A merchant in the leather business, Ferdinand Blumenthal came to the U.S. from his native Frankfurt-am-Main around 1875. Shortly after his arrival he established his firm as a branch house of the parent firm; the latter dated back to 1715. Soon thereafter, he opened factories in Wilmington, Delaware, which were later incorporated into F. Blumenthal & Co. After more-or-less retiring, Blumenthal settled into his home in Paris, concentrating on his collections of antiques, objets-d'art, and rugs. He also collected paintings of the French Barbizon school, among which were a number of Corots. For his interest in French artists and his contributions to art, Blumenthal was named a Chevalier of the Legion of Honor. He died 20 October 1914 on board the steamship Patria, on his way from Naples to New York, and was survived by his wife, Cécelia Ulman, and two sons.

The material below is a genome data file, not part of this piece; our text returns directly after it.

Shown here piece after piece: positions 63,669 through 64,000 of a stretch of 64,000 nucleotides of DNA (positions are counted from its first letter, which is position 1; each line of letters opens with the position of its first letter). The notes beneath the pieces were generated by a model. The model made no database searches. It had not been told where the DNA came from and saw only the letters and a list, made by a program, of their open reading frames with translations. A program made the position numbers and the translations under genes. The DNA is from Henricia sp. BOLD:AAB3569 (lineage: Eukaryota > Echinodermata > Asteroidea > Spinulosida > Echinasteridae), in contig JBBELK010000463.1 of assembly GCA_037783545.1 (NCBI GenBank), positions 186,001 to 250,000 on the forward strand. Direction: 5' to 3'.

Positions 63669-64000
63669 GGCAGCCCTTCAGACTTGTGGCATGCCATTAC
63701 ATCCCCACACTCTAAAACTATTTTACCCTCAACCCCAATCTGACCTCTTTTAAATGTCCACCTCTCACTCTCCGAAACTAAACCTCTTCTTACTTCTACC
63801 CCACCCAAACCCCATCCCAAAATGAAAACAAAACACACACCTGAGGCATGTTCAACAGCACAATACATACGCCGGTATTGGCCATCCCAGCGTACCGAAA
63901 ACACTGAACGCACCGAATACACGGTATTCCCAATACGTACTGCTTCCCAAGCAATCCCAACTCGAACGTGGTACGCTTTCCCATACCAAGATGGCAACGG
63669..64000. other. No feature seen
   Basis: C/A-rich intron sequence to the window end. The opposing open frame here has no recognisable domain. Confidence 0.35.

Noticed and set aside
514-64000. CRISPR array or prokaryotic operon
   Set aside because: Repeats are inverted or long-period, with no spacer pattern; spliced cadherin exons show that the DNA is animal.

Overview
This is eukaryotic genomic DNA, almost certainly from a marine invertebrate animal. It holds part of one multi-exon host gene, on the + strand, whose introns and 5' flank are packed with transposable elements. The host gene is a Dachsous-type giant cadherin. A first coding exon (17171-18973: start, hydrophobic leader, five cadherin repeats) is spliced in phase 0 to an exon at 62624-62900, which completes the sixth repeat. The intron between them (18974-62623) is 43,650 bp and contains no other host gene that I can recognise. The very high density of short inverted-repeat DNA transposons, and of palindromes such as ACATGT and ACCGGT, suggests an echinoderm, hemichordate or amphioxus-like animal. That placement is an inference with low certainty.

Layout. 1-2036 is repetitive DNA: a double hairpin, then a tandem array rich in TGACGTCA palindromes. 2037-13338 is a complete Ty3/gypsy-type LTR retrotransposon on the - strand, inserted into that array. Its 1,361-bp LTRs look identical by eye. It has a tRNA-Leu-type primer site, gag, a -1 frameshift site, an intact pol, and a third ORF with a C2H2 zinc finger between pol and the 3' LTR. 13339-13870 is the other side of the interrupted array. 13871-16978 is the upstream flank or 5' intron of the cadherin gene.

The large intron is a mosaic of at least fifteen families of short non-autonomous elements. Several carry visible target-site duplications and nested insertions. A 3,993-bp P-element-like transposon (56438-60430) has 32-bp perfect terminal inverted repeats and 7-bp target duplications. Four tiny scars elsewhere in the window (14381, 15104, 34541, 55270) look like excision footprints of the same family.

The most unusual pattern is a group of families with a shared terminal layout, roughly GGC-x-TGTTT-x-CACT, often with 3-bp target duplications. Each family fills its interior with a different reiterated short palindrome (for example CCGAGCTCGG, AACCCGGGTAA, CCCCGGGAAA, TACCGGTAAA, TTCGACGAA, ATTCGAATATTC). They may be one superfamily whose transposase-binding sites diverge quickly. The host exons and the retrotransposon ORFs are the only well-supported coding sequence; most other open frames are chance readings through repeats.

"F. Blumenthal Dies at Sea." New York Times. Thursday, 22 Oct. 1914.